Advisers to the Democratic candidates shed some light Friday on the private chat the two candidates had Thursday on the Senate floor. The talk lasted three or four minutes in full view of reporters watching on the balcony above who could see them talking, but not hear what they said.
"They approached one another and spoke about how supporters for both campaigns have said things they reject," said Clinton spokesman Phil Singer. "They agreed that the contrasts between their respective records, qualifications and issues should be what drives this campaign, and nothing else."
An Obama adviser, speaking on a condition of anonymity about the private conversation, gave a similar account, while stressing that it was Obama who approached Clinton on the subject. They committed to making sure that their supporters don't get overheated in the future, the adviser said.
With Clinton and Obama in such a close race for the nomination, the campaign has grown increasingly acrimonious. Surrogates and aides to the candidates have stirred racial and gender divisions that Democrats fear will leave the eventual nominee badly damaged and battered heading into the general election.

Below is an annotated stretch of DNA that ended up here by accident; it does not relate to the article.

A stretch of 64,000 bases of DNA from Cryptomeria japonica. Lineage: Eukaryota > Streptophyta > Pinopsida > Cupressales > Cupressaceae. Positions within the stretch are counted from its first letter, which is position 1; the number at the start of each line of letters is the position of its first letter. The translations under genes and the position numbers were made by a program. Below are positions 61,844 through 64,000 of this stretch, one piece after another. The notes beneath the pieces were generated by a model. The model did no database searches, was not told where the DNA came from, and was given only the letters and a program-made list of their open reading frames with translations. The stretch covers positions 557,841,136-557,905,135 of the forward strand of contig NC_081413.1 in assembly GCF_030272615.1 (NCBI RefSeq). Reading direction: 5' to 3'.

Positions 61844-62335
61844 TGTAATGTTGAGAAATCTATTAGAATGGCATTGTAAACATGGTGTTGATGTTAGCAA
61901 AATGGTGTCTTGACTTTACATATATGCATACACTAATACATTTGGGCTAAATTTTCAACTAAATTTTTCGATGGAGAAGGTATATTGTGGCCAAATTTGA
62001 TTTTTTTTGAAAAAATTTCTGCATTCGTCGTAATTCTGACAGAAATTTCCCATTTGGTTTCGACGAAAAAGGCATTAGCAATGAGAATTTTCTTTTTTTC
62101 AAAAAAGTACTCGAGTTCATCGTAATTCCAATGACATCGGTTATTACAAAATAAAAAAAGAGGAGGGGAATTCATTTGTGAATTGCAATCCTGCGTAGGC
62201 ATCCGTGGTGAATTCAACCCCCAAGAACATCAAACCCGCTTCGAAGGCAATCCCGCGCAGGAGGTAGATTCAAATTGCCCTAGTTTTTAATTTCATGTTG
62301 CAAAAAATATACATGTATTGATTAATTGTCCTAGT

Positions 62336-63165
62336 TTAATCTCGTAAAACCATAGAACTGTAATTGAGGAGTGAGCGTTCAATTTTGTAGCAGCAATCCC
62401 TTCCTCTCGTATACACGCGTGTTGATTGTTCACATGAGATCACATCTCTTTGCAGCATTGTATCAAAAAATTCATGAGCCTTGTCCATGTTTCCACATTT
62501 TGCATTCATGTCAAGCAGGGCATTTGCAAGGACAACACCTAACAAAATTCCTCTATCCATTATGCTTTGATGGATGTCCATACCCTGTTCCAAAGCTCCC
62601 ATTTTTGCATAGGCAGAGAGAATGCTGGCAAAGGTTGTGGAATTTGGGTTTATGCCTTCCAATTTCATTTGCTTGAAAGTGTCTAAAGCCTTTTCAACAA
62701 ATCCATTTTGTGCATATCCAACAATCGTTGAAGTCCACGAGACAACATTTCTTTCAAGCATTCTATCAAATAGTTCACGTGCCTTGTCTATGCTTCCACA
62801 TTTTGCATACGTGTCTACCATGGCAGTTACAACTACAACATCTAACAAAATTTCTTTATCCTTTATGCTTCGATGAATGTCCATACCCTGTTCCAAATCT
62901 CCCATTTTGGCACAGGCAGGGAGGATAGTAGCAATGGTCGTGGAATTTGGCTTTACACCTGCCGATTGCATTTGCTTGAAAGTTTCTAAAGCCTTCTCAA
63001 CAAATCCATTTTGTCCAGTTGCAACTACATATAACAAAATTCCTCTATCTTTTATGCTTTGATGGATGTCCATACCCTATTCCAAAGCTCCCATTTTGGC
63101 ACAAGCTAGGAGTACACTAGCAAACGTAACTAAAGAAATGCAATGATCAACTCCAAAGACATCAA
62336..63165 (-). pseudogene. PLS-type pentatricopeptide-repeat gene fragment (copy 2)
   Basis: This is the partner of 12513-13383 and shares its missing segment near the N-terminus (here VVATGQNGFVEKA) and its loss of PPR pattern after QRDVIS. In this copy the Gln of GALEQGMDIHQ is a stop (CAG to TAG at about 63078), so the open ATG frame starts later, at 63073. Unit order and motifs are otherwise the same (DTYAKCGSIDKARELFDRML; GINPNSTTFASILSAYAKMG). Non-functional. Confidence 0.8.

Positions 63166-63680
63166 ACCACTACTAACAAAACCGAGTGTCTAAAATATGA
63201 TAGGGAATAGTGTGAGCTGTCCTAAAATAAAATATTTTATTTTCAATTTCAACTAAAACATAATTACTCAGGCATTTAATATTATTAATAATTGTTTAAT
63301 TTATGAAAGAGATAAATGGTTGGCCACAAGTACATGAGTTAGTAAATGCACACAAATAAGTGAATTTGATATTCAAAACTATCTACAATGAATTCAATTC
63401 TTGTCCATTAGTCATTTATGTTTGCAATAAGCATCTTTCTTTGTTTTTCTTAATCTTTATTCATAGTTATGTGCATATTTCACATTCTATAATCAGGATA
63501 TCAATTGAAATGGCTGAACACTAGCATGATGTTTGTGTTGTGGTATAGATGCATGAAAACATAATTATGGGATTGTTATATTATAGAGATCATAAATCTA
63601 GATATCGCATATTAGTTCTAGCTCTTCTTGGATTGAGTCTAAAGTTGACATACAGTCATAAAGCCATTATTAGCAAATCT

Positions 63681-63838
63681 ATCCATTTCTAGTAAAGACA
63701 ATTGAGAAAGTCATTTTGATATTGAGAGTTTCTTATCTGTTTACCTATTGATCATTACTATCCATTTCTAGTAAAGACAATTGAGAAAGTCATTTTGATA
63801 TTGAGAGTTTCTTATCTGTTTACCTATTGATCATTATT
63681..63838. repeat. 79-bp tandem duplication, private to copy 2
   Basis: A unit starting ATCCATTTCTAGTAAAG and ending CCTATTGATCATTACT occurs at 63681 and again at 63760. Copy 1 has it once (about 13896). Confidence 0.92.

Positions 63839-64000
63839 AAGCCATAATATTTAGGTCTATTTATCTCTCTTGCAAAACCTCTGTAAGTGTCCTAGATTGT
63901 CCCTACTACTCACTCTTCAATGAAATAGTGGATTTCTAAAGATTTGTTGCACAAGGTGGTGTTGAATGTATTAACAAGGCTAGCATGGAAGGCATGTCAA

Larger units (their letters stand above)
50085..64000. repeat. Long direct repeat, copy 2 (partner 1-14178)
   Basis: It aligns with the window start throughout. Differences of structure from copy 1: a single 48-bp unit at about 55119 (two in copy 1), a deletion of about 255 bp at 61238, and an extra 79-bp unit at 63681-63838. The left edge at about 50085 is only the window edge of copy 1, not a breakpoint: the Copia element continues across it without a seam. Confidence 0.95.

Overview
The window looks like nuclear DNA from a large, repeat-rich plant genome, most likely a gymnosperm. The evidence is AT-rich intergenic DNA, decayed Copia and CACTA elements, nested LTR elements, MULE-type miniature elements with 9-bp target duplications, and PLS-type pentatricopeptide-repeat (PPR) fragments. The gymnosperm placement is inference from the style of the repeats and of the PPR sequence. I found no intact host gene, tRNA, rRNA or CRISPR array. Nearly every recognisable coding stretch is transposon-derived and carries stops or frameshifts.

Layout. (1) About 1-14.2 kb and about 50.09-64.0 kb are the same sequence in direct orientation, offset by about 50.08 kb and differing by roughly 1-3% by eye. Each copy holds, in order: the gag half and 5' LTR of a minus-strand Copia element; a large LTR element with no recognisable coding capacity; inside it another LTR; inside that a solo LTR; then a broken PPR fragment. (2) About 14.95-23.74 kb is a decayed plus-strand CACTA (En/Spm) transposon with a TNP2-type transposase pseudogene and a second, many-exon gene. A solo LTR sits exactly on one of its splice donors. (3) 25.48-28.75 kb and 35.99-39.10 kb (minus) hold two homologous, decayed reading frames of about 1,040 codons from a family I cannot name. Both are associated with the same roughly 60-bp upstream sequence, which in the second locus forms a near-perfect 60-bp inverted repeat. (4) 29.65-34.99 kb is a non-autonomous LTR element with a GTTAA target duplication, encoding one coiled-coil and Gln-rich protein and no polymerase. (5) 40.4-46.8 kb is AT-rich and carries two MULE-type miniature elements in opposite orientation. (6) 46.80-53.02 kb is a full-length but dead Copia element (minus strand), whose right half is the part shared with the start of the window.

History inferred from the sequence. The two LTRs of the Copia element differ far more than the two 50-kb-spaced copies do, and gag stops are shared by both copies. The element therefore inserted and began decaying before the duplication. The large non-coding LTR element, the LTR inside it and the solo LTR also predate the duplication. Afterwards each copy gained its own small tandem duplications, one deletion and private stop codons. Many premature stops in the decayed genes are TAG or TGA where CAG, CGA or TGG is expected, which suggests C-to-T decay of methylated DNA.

Party members also fear that the rancor will make it difficult to unite the party for the November contest, undercutting Democrats' chances of winning the White House after eight years of President Bush.
Democrats face a protracted nomination fight that is likely to last at least until voting in June and perhaps won't be resolved until the convention in Denver at the end of August.
In contrast, John McCain has already secured the Republican nomination and has moved forward with fundraising and other efforts that will prepare him to campaign against whoever emerges from the Obama-Clinton fight. A badly damaged and battered nominee will do nothing to help their united cause of getting a Democrat back in the White House next year.
Clinton and Obama's rare appearance in the Senate was to cast several votes on a closely debated budget bill.
It followed a week of harsh words that led to resignations in both camps. Samantha Power gave up her position as an unpaid foreign policy adviser to Obama after calling Clinton a "monster." Geraldine Ferraro, who was the party's vice presidential nominee in 1984, stepped down from Clinton's finance committee after she said Obama would not have made it this far if he were white.